Meet Nate!

Great Peninsula Conservancy is excited to welcome Nate Daniel to the team! (Pictured here at Spring Dinner with his wife, Kim.) He’s eager to get to know you in the upcoming year and would love to hear your input and address any questions you might have for him.

Kitsap Daily News ran a story about Nate here. I sat down with Nate on his second week in the office to discuss his environmental background, his recreational interests, his passion for conservation, and his goals for the future of GPC.

What do you miss most about Reno and the desert, and what are you most excited to explore and experience in the Pacific Northwest?

It was a little bittersweet leaving the Sierra Nevada Mountains and the high desert. Clearly Lake Tahoe is a real gem, and I’ll miss it. I’ll also miss walking among petroglyphs scattered across the sagebrush sea, as they call it. But, at heart, I’m most attracted to green, forested canopies overhead and a multitude of flowering plants underfoot. That’s where I’m most happy, so I have to say it has been a pretty easy transition back to an ecosystem with a ton of biodiversity.

Nate misses the petroglyphs. (Lagomarsino Canyon)
He doesn’t miss the black widows!

What fueled your passion to dedicate your career to conservation and community engagement?

Ya know, from the time I was a boy I was curious about the natural world. Lucky for me, there was a creek and woods behind my house that I could play in whenever I liked. As a young adult serving in Peace Corps, I got to live in some nearly untrammeled corners of the world like the Russian taiga. Those experiences living on the edge of human development and true wildlands opened my eyes to the value of conservation. Later, in my twenties and thirties, I spent a great deal of time doing my best to connect people to nature. There are few things more rewarding than seeing a kid make an ecological connection. That holds even more true today when so many of us don’t have the luxury of just walking out the back door and being immersed in the woods.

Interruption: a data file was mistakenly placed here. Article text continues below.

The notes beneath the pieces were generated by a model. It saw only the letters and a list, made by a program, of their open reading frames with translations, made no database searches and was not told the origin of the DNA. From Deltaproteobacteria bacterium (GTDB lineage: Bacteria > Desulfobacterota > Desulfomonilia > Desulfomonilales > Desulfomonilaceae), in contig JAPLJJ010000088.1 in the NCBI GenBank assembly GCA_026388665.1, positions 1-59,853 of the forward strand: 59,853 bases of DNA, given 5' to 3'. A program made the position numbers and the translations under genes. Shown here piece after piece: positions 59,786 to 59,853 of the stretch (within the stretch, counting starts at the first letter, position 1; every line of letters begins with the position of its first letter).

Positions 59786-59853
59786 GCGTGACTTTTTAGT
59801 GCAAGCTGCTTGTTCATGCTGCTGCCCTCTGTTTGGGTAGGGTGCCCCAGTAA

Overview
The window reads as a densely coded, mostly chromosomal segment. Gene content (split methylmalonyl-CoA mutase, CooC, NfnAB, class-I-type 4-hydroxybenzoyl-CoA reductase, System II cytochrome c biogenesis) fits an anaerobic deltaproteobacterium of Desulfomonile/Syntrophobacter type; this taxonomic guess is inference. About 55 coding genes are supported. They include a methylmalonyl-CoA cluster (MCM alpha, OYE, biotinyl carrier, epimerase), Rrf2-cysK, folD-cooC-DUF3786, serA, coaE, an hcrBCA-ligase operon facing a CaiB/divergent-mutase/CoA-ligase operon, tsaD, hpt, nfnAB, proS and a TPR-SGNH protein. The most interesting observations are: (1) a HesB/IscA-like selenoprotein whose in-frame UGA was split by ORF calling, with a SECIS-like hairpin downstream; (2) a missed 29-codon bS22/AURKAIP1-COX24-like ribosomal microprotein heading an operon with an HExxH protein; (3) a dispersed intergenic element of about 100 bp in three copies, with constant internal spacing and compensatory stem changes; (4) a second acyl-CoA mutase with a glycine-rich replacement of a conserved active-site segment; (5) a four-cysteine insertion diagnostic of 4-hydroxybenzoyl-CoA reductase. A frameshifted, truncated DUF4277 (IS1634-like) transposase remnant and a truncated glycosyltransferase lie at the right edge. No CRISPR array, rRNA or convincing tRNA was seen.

Nate at the summit of Avachinsky Volcano on the Kamchatka Peninsula during Peace Corps.

What’s the most valuable takeaway you learned during your founding and directing of Truckee Meadows Parks Foundation?

Probably that most people want to make a positive difference and are looking for opportunities to improve their communities. Non-profits can serve as that catalyst by providing valuable ways for people to get involved and these touch points are only limited by our imagination.

Connecting with the community.

What’s your favorite recreational activity? 

My partner Kim and I spend a great deal of time hiking in wildlands. We’ve found spending time walking in greenspace really is the best way to decompress after a long workweek. We’re also plant nerds, so there have been quite a few times we’ve set off for a three-hour hike and eight hours later we get back to the trailhead hungry, but really jazzed up by all the new wildflowers we’ve been able to ID.

Nate identifying a plant on the trail.

Tell me about an exceptional hands-on stewardship/restoration/research project you’ve worked on in recent years.